Concrete Evidence

Due to a vague notion I had that canals had to follow a straight line, my previous attempt to follow the route of the Wyrley & Essington canal from the London Rd bridge to Sandfields Pumping Station had not been a resounding success. Determined to find the stretch of the Curly Wyrley (the canal’s nickname derived from the way it, ahem, doesn’t follow a straight line) that I’d missed,  I had a walk along the Birmingham Rd. Near to the Duke of Wellington, half a canal bridge and two modern street names – ‘Wyrley Close’ and ‘Essington Close – confirmed that this had once been part of the route of the canal between Shortbutts Lane and Sandfields.

Canal where?

Essington Close and Wyrley Close to the left as you look at the photo.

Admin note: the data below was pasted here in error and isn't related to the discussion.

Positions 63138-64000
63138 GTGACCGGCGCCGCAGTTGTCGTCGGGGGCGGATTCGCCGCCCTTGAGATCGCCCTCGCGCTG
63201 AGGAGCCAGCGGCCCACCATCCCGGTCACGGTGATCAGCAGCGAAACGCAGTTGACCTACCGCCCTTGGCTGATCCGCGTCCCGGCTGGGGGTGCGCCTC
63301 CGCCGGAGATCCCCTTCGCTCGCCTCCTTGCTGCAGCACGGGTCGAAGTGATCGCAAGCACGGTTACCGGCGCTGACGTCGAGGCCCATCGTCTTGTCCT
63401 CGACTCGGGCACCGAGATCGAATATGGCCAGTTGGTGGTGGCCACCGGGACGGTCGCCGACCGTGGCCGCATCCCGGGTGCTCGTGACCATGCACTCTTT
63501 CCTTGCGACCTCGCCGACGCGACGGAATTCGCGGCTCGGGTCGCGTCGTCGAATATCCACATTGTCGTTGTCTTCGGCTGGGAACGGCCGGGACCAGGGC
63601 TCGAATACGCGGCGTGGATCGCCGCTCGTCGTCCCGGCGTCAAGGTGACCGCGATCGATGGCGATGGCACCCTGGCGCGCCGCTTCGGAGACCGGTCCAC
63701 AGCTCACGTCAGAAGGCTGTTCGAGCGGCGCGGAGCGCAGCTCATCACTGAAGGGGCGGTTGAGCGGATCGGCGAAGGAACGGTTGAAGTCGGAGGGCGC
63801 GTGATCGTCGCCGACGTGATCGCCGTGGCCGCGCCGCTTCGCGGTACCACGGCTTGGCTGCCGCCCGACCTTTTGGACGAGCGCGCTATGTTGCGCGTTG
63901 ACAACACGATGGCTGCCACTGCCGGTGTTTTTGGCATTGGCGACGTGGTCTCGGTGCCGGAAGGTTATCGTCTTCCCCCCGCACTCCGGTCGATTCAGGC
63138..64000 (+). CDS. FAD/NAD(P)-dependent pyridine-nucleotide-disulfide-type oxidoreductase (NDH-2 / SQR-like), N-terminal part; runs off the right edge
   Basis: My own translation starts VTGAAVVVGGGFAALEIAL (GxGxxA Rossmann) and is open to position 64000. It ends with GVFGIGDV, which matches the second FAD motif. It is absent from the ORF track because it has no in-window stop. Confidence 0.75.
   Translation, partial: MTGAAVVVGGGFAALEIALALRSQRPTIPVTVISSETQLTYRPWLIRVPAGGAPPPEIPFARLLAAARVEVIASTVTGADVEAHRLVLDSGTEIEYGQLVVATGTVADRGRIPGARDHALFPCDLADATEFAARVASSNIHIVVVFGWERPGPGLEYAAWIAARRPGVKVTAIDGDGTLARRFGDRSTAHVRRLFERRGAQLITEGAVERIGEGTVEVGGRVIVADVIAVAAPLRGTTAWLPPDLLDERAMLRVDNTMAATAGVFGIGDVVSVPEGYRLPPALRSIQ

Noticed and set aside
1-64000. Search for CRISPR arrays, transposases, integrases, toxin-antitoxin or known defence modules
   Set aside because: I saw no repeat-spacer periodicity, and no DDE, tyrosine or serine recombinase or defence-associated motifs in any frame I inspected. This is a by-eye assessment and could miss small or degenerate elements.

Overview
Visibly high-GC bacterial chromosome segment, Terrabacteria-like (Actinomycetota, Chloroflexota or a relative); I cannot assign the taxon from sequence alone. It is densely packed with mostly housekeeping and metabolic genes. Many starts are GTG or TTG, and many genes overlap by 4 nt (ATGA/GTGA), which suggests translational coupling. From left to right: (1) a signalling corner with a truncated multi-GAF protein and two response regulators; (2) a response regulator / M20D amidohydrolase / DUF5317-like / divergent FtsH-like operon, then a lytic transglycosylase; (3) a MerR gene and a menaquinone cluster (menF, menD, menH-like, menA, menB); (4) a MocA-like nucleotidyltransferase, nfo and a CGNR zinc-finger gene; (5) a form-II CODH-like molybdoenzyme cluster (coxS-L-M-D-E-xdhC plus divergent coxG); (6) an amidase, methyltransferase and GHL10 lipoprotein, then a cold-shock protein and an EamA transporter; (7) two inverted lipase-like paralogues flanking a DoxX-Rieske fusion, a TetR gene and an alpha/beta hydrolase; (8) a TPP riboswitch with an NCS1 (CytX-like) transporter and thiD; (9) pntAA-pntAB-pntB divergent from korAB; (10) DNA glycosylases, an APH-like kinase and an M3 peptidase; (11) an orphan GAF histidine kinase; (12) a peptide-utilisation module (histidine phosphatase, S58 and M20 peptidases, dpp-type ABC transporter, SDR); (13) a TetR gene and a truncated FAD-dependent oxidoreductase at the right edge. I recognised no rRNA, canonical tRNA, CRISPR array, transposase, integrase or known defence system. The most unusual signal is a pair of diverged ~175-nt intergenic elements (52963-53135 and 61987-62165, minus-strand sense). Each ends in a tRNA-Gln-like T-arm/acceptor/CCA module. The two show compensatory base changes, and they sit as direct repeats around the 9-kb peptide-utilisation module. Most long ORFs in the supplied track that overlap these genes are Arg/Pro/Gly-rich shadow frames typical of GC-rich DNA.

Standing in Essington Close looking back up the line of the canal towards the bridge.

In fact, I’d already been over the bridge plenty of times before but just never taken any notice of the clues staring me in the face. My excuse is that my head is always turned the other way, ready to look out for the old Maltings on the other side of the road.

Lichfield Maltings

One of my first friends in Lichfield used to live on the site.  One of our favourite topics of conversation, inevitably, was the history of the building we could see from her house, especially on those occasions when my friend had chatted with one of the employees and was able to regale me with tales of burning buildings, footsteps and orchards.  Through these chats and a bit of reading, we discovered that the malthouse had belonged to The City Brewery Company (Lichfield). In October 1916, a fire destroyed most of the brewery leaving only this building, and the red brick brewery manager’s house and offices (see my earlier post on the fire here). Shortly afterwards, Wolverhampton & Dudley Breweries took over the site.